The Odyssey

Cunning as a Defining Characteristic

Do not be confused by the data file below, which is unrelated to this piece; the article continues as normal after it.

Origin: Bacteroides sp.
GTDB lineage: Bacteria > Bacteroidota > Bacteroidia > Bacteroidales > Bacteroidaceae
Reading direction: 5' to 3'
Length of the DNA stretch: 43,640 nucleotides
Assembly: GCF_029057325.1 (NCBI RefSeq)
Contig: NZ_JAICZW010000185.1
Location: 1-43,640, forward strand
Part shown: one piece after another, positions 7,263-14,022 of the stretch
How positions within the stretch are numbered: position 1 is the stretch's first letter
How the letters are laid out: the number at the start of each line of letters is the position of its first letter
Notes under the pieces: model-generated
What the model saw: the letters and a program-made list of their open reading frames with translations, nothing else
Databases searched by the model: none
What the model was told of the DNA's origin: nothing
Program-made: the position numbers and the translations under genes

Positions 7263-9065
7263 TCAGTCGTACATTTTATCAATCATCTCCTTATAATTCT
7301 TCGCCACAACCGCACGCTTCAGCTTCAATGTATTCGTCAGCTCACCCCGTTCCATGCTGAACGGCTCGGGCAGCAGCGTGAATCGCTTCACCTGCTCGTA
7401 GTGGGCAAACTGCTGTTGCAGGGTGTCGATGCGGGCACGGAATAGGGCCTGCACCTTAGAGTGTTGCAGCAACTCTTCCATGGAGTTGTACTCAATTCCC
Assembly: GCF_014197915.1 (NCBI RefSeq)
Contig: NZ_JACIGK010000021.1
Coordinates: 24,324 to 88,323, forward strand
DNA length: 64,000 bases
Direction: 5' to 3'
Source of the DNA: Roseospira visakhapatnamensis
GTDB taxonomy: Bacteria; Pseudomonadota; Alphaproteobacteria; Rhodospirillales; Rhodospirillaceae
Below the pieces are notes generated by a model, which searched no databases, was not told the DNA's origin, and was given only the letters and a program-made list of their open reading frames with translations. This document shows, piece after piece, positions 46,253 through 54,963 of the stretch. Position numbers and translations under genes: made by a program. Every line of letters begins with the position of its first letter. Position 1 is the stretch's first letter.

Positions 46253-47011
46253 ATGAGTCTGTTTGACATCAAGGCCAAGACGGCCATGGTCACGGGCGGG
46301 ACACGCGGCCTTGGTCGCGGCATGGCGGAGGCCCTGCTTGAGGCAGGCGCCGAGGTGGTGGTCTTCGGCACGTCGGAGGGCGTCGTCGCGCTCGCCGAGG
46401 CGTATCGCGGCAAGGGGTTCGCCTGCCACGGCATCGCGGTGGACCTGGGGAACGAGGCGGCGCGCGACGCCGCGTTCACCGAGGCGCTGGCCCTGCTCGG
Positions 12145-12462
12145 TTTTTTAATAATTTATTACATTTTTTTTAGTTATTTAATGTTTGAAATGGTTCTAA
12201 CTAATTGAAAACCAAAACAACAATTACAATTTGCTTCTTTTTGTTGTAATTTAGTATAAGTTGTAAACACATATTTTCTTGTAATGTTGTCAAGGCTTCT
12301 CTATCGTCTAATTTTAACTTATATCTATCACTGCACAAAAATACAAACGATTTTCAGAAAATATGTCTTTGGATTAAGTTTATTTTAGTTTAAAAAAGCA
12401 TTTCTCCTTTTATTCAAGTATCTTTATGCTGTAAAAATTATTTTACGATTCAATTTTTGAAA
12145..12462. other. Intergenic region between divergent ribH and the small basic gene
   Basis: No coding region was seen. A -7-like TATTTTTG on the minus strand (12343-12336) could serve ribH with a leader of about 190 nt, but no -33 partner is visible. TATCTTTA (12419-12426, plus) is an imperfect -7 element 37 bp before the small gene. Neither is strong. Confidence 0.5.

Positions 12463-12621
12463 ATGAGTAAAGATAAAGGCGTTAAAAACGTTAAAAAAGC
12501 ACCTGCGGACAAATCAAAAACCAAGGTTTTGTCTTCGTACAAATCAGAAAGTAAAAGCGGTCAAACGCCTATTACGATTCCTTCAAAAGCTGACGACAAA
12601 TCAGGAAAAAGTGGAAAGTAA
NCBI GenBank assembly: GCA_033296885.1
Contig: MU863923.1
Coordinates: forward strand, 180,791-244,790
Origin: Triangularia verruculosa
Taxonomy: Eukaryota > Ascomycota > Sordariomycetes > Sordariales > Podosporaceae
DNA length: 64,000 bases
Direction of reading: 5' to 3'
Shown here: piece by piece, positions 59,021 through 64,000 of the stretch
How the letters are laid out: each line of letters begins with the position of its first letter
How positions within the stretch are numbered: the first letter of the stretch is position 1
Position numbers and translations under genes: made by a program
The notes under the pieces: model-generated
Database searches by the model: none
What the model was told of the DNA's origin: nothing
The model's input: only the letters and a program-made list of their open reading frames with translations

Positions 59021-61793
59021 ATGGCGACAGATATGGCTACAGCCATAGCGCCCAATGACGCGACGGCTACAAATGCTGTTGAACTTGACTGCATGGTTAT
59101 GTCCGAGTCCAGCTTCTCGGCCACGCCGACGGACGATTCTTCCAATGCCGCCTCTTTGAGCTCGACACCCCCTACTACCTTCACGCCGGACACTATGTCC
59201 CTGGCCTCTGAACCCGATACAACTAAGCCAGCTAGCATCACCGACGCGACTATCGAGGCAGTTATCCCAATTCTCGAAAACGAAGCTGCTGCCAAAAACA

At its core, The Odyssey is a story that centers around the cunning of its main characters. Throughout the epic poem, both Odysseus and his wife, Penelope, are known for their mental capabilities. Odysseus is constantly referred to as "godlike," and Penelope is called "circumspect." Circumspect, as defined by, means "heedful of circumstances and potential circumstances; prudent," and Book 23 clearly illustrates the circumspection of both Penelope and Odysseus. In this book, Odysseus uses his cunning to rid his home of the unwelcome suitors, and Penelope, in turn, uses her cunning to protect not only herself, but her people as well, by forcing Odysseus to prove his identity to her. Closely interwoven with the plot in this book is also the theme of using disguises and hidden identities to achieve one's desired results. This is something Odysseus and many other characters do, and it plays an especially important part in this book. Ultimately, the scene in Book 23 in which Penelope tests Odysseus' true identity serves to emphasize the importance of cunning as Odysseus' means of survival, as well as Penelope's means of survival; most importantly, though, it emphasizes the...

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